Doctor Alejandro Comellas. (U-I photo)

A study from the University of Iowa Post-COVID Clinic research team shows damage to the small airways in the lungs is a potential long-lasting effect of COVID-19.

Doctor Alejandro Comellas says their C-T scans in the study found no difference based on the severity of a person’s COVID-19 case. “That was the surprising part — that we found the same degree of involvement in the lungs independently of how severe was the acute illness,” he says.

Comellas says they are trying to figure out why there’s no difference. He says they don’t know, but speculate the virus infects and causes similar damage to the airway and the severity of the disease is dependent on how a person’s immune system responds. Commas isn’t sure if the lung damage can be treated

“That is the next question we are trying to assess,” according to Comellas. “We are now analyzing and studying what is happening to patients who have this finding and whether many months later some of them are recovering or are they staying the same or progressing.” He says they are trying some treatments such as inhalers that they use with asthma or COPD.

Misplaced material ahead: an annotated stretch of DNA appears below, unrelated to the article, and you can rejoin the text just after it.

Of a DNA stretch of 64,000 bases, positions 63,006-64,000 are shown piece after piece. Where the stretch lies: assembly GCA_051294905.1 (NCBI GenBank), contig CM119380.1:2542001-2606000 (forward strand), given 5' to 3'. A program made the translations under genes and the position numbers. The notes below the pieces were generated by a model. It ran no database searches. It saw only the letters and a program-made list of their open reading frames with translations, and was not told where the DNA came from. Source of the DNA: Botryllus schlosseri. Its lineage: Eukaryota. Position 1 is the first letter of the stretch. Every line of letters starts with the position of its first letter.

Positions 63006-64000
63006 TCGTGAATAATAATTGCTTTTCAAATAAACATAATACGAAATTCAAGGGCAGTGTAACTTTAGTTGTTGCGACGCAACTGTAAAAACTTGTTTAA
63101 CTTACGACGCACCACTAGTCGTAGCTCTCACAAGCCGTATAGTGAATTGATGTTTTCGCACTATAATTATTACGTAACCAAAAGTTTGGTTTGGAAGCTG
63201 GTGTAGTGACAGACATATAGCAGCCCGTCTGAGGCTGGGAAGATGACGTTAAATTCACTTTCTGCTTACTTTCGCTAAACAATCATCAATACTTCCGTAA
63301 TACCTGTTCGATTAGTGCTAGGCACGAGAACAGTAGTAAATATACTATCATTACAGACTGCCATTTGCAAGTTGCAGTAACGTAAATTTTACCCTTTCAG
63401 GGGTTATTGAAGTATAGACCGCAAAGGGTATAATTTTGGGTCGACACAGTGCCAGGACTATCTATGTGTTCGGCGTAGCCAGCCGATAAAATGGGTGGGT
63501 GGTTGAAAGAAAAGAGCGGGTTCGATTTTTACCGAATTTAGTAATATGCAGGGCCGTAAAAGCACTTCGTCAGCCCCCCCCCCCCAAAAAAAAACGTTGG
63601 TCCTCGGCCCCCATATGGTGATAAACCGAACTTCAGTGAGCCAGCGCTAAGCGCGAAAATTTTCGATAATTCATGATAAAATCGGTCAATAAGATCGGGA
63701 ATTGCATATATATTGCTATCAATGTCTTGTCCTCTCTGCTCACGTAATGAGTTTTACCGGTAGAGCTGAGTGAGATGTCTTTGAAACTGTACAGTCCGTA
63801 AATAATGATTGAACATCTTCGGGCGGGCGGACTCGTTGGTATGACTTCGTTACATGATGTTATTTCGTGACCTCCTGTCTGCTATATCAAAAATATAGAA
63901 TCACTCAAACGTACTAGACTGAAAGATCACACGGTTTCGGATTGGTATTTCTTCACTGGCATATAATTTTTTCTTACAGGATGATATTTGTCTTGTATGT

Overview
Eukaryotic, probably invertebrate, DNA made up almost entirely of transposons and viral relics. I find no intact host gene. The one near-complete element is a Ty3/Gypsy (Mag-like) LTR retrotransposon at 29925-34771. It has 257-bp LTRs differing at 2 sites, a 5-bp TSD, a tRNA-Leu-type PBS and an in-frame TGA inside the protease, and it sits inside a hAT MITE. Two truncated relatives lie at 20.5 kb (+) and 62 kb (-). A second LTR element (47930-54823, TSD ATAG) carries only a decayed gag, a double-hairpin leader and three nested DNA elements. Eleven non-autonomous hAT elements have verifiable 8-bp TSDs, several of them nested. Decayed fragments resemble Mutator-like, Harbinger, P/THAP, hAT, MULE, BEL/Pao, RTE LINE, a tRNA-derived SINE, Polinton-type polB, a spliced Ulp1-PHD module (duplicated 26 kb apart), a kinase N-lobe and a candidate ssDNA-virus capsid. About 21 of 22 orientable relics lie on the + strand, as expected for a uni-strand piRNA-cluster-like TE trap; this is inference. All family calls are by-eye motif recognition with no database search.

The symptoms can be shortness of breath, a cough, scatter wheezing, sometimes chest tightness, but very nonspecific. Comellas says the lack of specific symptoms can let the problem go unnoticed.
He says the regular type of testing could turn out to be normal unless you do the specific test where the patient exhales during the C-T scan to get a lung image.

Comellas says they are trying to find out if this will be a long-term problem following COVID.
“We do not know whether the findings are due to lung inflammation in the airway — or whether these are damaged airways like a scar,” he says. He says this may be something you want to have checked out.
Comellas says if you continue to have some of these symptoms two to three months after having COVID, you should see a doctor if you have any type of damage.

Comellas says they hope to have more information as they continue to study COVID patients.